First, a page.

The recent job cut report from Challenger, Gray and Christmas shows us quite clearly that the job market in the United States is showing signs of stress, a situation that could have an impact on the timing of the Fed's interest rate increase.
In July 2015, monthly job cuts rose significantly to 105,696, the highest level since September 2011 when 115,730 jobs were cut, coincidentally, the last time that monthly job cuts breached the 100,000 mark. The July job cuts rate is 136 percent higher than the 44,842 job cuts in the month of June 2015 and 125 percent higher on a year-over-year basis.
On top of these rather grim statistics, the January to July 2015 total is now 393,368, up 34 percent from 292,921 job cuts over the same seven month period in 2014 and the highest seven month total since the Great Recession when 978,048 jobs were cut over the period between January and July 2009. In total, 483,171 jobs were cut through 12 months in 2014; as it stands now, we are 81.4 percent of the way to the 2014 annual total in just over half of the time.
Why were there so many cuts in July? Thanks to cuts to civilian and troop levels in the United States Army as the War on Terror winds down in Afghanistan and Iraq, 57,000 personnel will disappear from government payrolls over the next 24 months. This means that the private sector or other government departments will have to absorb 57,000 unemployed men and women, many with very specialized training that may not translate well to the private sector. Past job cuts in the military and government sector have led to other high monthly job cut totals, particularly in September 2011, as noted above, when 50,000 job cuts of the 115,730 total were cuts by the United States Army.
Before we get all excited because this looks like a one-time anomaly, here is a graph showing the number of job cuts during the second quarter of each year since 2006:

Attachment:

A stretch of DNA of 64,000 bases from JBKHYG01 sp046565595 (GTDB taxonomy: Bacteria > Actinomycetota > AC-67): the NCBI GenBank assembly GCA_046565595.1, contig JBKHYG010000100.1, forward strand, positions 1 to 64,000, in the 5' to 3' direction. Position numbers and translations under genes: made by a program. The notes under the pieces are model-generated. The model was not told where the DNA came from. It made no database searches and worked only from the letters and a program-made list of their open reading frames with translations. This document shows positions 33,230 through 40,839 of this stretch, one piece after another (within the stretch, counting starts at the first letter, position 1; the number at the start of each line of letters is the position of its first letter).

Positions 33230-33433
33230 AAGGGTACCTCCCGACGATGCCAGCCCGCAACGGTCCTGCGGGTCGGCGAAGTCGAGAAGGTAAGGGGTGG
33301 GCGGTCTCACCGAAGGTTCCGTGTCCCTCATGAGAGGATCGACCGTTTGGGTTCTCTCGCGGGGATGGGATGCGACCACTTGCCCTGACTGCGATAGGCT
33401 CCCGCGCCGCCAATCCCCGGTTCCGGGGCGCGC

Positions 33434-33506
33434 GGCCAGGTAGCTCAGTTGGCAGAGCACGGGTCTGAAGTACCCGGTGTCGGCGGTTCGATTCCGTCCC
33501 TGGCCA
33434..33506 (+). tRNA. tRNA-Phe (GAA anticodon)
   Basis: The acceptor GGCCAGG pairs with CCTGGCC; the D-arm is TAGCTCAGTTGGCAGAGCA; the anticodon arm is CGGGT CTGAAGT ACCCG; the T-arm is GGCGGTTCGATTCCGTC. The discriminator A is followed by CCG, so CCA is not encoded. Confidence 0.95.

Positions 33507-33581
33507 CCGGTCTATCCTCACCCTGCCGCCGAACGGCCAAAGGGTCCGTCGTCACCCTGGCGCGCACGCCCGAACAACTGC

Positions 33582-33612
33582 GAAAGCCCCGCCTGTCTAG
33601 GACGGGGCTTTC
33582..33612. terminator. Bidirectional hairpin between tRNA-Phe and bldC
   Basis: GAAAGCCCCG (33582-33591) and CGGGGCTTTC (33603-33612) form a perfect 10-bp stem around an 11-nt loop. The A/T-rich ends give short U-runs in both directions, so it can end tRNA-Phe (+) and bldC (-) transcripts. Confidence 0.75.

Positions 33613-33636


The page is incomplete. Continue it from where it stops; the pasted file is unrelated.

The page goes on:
Excluding the military cuts in July, as we can see, the number of cuts in the first six months of 2015 is the highest that the level has been since 2009.
Sectors that have cut a significant number of jobs over the first seven months of 2015 include:
Energy - 69,550 job cuts
Government - 67,425 job cuts
Retail - 47,762 job cuts
Industrial Goods - 28,923 job cuts
Computer - 25,542 job cuts
Financial - 19,584 job cuts
The cuts in the energy sector are in addition to 5318 job cuts in the first seven months of 2014, cuts that took place prior to the oil price slump.
Here is a list of the five states with the most job cuts so far in 2015:
Texas - 81,911 job cuts
District of Columbia - 58,225 job cuts (57,000 in July 2015 alone)
California - 31,373 job cuts
Minnesota - 26,602 job cuts
New York - 25,595 job cuts
The job cuts in the energy sector should surprise no one given this:
So far in 2015, 78,460 jobs have been cut because of low oil prices with 8,878 job cuts in July alone. This is the third highest reason for job cuts after "restructuring" and "cost-cutting".
While the employment situation in the United States has shown significant improvement, as I have pointed out before, there are key weak points and the 115,730 job cuts in July could be difficult for the economy to absorb if any degree of economic weakness appears.